He played a president on television. Now he’s getting a shot at his biggest role yet.
Ukrainians threw their overwhelming support behind comedian, actor and businessman Volodymyr Zelensky in Sunday’s presidential election, according to exit polls, choosing a political novice over five more years of Petro Poroshenko.
The 41-year-old political newcomer won 73.2% of the vote while incumbent Poroshenko won 25.3%, according to an exit poll from Ukraine’s state broadcaster Ukrinform. It was the second round of elections.
Zelensky’s rise to power is a testament to voters’ deep-rooted disappointment in the governing class, disgust over rampant corruption, and a flagging economy.
Prior to his bid for the presidency, Zelensky was best known for his role in the Ukrainian comedy series, “Servant of the People,” where he played a destitute schoolteacher who unexpectedly becomes president of Ukraine after becoming famous for an anti-corruption rant that went viral on social media. In real life, his entertainment empire is estimated to be worth tens of millions.
Art mirrored reality when Zelensky used that same platform to announce his bid for the presidency. On New Year’s Eve, he addressed the nation on the 1+1 channel, which broadcasts his show and is the country’s second most popular TV station.
Initially, support for Zelensky was largely seen as a protest vote, and his popularity grew as faith in Poroshenko floundered. Poroshenko, who came to power in the aftermath of the 2013 pro-Western Maidan protests, ran on a militant patriotic platform, but it appears to have struck the wrong chord with a population exhausted from a 5-year proxy war with Russia.
Since Russia’s annexation of the Black Sea peninsula of Crimea in 2014, Ukrainian troops have been battling in the eastern Donbas region against Russian-backed separatists, who have received military support from Moscow. According to United Nations estimates, the conflict has claimed almost 13,000 lives, with at least 3,321 civilian deaths.
In November, tensions with Moscow reached fever pitch after Russia seized three Ukrainian navy ships and detained 24 sailors in the Kerch Strait, a strategic waterway. Poroshenko’s government responded by imposing martial law and warning of impending Russian invasion.
Though Zelensky will certainly inherit those problems, it’s not clear how he will manage them.
Zelensky ran on a fairly nebulous platform, offering little in the way of concrete policies. He also largely avoided having to express his views publicly, dodging big interviews, holding few press conferences and famously standing up Poroshenko at the first scheduled debate.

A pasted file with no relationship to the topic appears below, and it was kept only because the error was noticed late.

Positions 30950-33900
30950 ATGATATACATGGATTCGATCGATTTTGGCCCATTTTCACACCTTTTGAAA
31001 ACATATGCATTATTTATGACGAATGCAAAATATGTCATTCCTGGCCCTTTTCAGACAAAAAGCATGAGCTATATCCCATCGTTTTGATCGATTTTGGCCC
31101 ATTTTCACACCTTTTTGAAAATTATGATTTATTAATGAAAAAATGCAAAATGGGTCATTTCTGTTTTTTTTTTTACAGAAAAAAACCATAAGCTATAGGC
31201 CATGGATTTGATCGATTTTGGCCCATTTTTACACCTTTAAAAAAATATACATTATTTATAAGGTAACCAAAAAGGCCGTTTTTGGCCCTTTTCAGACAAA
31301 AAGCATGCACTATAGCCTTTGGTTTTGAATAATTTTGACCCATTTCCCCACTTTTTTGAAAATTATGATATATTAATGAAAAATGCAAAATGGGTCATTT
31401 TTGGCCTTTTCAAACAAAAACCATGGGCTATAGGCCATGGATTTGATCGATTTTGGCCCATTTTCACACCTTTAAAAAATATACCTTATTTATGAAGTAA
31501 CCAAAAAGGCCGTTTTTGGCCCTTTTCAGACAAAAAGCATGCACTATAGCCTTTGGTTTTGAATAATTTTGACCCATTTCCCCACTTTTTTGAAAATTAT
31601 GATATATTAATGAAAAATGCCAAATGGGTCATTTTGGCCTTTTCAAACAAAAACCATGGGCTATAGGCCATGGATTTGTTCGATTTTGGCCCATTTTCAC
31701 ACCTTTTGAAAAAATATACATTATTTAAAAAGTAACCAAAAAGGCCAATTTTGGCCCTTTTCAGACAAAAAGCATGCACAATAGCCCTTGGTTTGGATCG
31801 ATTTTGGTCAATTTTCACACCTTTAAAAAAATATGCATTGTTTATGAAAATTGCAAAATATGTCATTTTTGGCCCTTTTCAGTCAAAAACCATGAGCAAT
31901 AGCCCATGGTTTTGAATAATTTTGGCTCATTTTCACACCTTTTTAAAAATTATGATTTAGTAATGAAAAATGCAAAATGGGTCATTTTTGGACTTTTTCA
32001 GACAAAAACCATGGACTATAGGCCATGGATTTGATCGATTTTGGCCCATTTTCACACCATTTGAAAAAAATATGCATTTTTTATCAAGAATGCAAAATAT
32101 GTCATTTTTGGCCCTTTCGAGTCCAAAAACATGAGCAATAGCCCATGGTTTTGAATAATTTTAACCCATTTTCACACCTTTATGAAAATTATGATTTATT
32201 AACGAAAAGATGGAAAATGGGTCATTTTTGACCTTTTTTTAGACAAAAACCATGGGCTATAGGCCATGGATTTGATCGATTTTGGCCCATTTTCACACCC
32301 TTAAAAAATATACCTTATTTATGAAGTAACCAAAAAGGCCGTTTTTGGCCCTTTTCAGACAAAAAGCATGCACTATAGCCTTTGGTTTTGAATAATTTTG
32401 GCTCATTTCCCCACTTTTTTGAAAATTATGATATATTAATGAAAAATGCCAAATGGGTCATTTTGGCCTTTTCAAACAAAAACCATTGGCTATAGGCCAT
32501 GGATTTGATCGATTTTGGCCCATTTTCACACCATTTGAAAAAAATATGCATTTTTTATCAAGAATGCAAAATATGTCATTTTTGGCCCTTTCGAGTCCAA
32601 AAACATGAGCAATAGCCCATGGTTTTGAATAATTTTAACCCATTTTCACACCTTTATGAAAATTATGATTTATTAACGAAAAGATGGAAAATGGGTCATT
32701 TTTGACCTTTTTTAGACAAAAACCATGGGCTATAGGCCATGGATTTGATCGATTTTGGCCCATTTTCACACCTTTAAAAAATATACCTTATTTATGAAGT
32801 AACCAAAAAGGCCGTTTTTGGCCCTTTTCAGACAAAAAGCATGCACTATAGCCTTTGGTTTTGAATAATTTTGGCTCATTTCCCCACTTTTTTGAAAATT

Speaking on the 1+1 show, “The Right to Power” earlier this week, Zelensky said it was his campaign’s strategy to not go on talk shows where “people from the old government sit and quarrel, do only PR and no real deals.”
“I wasn’t hiding from anyone,” he said, adding an apology to journalists who might have been offended by his lack of attention to the press.
Although Zelensky never provided any clear policy goals, what did emerge from his campaign platform was his attention to starting fresh and a vow to fight against corruption and oligarchy.
Life imitating art
And while his television series is a fictional comedy, the subjects explored in the show may offer clues to how he plans to lead — or at least to what Ukrainians might expect of him.
In the show, the intersection between crime and politics is a persistent theme, and Zelensky ran on a promise to get rid of systemic corruption.
His character also primarily speaks Russian, along with many other cast members. Thirty percent of Ukraine speaks Russian, according to government statistics, and language is a controversial subject used by all sides to score political points.
In 2017, Ukrainian became the required language of study in state schools from the fifth grade, and a moratorium on Russian-language media in western Ukraine — where Ukrainian is the majority language — has drawn international criticism.
Zelensky’s choice of language could be viewed as an attempt to take a more liberal stance on the language question, a sign that he sees it as more of an individual matter, based on cultural lines.
His critics, will argue however, that he is failing to stand up to Russia and its cultural influence in the country — something Poroshenko built his entire campaign around.
Andreas Umland, fellow at the Institute for Euro-Atlantic Cooperation, told CNN that Zelensky’s political inexperience might act to his advantage, noting that there was a “general mood for change,” and that Zelensky was able to seize a moment where voters were protesting not only against Poroshenko but against the political class.
Umland said that inexperience could force Zelensky to forge stronger ties between civil society and politics. His choice of advisers — a group of reform-minded technocrats — might signal that.
Chief among those advisers are former Finance Minister Oleksandr Danylyuk, former Economic Development and Trade Minister Aivaras Abromavicius, and lawmaker and anti-corruption campaigner Sergii Leshchenko.
How smoothly Zelensky’s projected image and political persona will meld, however, is unknown. Stay tuned.